In this monthly advice column, Marketing Mastermind Christy Murdock Edgar answers three burning questions from the real estate industry at large. This month’s topic: perfecting your content strategy.
There’s no question that real estate is a competitive industry. Maybe that’s why there are so many books, webinars and strategy sessions focused on helping agents to step up their game.
But what are some of the game-changing things you can do to make your marketing and your reputation stand out among the rest of the agents and brokers in your area?
Let’s explore some ways to stand a little taller and shine a little brighter this month.
Questions of the day
Question 1, Dillan Thompson
Many markets are very competitive. What is the best way to separate yourself from your competition online?
Having worked with a lot of agents and brokers — some with really stellar online profiles and some without — the two things I would say make the biggest difference are having a highly refined sense of audience and talking to them consistently.
Many agents — both newbies and old-timers — say, “I don’t want to get too specific in my audience. I want to help everybody.” Well, yes, of course. But you can’t talk effectively to everybody. You can’t tweet effectively at everybody. You can’t write a blog that everybody is going to read.
What you can do is drill down to a specific niche. Do you want to reach first-time homebuyers? Sellers in a specific neighborhood? Retirees looking to downsize? The more specific you get about your audience, the more effectively you can create content that appeals to them and distribute that content effectively.
Beyond the presence you create online and on social media, you need to ensure that you are communicating consistently. Does that mean that you have to post a blog every Wednesday at 2 p.m.? No, but you do need to post on a regular basis, communicate with your sphere on a regular basis and post on social media on a regular basis.
Out of sight equals out of mind — if your fans, followers and your sphere are not hearing from you, you might not be top-of-mind when it’s time to make a buy or sell decision.
Question 2, Brett Ringelheim, NYC
What are a few pieces of information that agents provide but are not necessary on the marketing material?
I love this question because it gives us a chance to talk about different types of marketing materials. You have your MLS property description, your social media shares, your brochure or flyer copy and maybe a longer piece, like an article in the local paper’s real estate section or on your blog.
You might also have additional platforms like mailers or video tours where you’re providing information about the property.
When it comes to the property description itself, I am not a fan of writing how many bedrooms, how many bathrooms and square footage.
All of that is in the listing information, and most buyers are searching using those criteria — they don’t really need it repeated. In addition, it takes valuable characters away from details that might really get those buyers through the door.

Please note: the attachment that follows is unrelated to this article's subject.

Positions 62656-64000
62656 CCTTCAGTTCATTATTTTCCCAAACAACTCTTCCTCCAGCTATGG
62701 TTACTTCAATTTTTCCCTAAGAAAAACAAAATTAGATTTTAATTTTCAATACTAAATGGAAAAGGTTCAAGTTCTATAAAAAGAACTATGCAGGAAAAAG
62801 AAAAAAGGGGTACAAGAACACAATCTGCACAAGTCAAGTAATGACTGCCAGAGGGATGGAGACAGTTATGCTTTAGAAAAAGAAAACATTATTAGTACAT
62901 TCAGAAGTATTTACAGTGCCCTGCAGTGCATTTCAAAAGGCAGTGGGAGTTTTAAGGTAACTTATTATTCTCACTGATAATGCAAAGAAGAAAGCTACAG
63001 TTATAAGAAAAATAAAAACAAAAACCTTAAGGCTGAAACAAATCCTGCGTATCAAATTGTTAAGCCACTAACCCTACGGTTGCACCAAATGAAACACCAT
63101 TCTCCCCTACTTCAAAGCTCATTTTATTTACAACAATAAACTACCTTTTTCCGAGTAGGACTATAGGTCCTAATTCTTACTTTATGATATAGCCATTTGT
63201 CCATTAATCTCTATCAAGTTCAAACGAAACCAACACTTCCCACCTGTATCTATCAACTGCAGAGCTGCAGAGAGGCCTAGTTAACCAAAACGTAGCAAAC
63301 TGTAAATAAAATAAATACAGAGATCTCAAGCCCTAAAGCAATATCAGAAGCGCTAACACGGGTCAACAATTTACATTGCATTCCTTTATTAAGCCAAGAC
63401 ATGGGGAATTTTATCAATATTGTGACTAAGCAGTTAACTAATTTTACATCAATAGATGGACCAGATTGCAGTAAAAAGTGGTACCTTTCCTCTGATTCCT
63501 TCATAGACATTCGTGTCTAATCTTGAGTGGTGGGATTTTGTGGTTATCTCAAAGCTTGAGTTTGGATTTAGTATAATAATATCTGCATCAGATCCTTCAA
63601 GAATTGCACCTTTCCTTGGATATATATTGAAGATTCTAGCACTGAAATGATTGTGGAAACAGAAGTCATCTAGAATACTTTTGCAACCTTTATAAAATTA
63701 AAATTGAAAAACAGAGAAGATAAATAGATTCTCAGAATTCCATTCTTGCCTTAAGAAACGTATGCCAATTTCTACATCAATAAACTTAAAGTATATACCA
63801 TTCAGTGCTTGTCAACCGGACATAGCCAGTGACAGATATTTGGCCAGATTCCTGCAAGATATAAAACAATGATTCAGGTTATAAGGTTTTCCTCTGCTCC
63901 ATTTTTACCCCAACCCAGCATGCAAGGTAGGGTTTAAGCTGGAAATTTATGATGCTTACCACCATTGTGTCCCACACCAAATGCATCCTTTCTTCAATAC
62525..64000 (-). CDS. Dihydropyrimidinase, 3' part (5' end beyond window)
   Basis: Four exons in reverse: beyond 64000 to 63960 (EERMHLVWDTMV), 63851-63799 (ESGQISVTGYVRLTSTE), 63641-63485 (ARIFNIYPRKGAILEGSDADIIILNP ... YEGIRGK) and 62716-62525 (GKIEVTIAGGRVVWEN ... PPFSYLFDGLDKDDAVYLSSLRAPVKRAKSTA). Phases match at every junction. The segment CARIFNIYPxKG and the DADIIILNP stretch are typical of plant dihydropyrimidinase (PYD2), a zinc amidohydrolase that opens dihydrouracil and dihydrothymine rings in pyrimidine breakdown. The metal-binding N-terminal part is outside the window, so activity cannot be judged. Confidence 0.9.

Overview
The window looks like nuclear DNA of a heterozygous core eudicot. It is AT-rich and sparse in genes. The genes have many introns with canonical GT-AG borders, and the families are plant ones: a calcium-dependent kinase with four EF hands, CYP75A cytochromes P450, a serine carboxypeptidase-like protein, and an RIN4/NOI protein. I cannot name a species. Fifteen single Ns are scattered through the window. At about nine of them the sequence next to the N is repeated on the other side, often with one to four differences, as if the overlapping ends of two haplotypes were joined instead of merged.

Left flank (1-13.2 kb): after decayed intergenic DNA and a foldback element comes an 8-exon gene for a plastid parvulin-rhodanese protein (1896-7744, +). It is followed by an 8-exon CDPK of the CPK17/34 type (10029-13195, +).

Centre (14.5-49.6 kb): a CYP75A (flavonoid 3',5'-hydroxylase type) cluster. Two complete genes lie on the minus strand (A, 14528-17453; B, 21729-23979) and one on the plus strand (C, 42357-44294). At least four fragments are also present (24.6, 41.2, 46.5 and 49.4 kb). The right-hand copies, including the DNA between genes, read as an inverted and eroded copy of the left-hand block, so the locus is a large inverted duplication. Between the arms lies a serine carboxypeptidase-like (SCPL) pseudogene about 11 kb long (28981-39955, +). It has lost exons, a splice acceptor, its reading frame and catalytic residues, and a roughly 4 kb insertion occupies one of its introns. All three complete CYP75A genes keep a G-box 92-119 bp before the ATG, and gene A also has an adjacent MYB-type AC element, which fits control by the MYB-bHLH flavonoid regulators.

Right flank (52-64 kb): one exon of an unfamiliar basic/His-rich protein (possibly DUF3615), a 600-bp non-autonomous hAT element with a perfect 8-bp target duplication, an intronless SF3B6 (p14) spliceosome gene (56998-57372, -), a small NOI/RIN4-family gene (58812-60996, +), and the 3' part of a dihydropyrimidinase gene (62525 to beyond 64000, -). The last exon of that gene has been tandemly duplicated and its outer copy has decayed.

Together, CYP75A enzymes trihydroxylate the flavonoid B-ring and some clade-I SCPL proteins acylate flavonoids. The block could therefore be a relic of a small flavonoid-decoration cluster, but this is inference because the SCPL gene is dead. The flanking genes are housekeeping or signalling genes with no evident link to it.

(Note: There is a new trend of MLSs providing thousands of characters for their descriptions. Don’t give in to this! No one wants to read a dissertation on any listing. If you want to include that much material, write a blog post about it, or do a video home tour and link to it within the description.)
The other big thing I see is agents who are letting the sellers drive the car when it comes time to write the listing description. I can assure you that no one is going to care what year the caulk was replaced or what kind of subfloor repair was done 10 years ago.
Homeowners want to justify every nickel they’re asking so they want to throw everything plus the kitchen sink (literally!) into the description, but it’s off-putting and awkward. Stop it.
You are the expert, and you know what buyers in your area are looking for. If the homeowner wants to include a nonsensical detail, just say no.
Question 3, Michael Edlen, Pacific Palisades California
What differentiates the truly best and most successful agents from the others?
There are probably as many answers to this as there are markets and successful agents. Of course, everyone says things like “client service” or “market knowledge,” but if that was true there would be a lot more successful agents.
From the people who I meet and work with, I would say there are three markers that pretty consistently indicate great agents.
- Complacency isn’t a problem: Even if they have a huge, built-in referral network and SOI, they are always setting goals for growth. They leverage people, processes and technology to grow their reach and their effectiveness.
- Great agents are true experts: They know everything about their market, about its people, about its home trends and about its future. They know everything about the latest contract changes and industry movements. They are often trainers or speakers, sharing their knowledge with others and using the opportunity to meet the leaders in their local, state and national associations.
- Many of the best agents have an additional differentiator: Maybe a law degree, maybe a very specialized niche, maybe international connections, or maybe expertise in investing and finance. This area of specialization allows them to become the go-to, second-to-none expert for a percentage of people in and around their local market. Here too, they often go out and share their knowledge, both with other agents and with potential clients. They are eager and enthusiastic in helping others.
Being a great agent is no joke. It’s a lot of hard work, but the rewards — both tangible and intangible — are pretty great.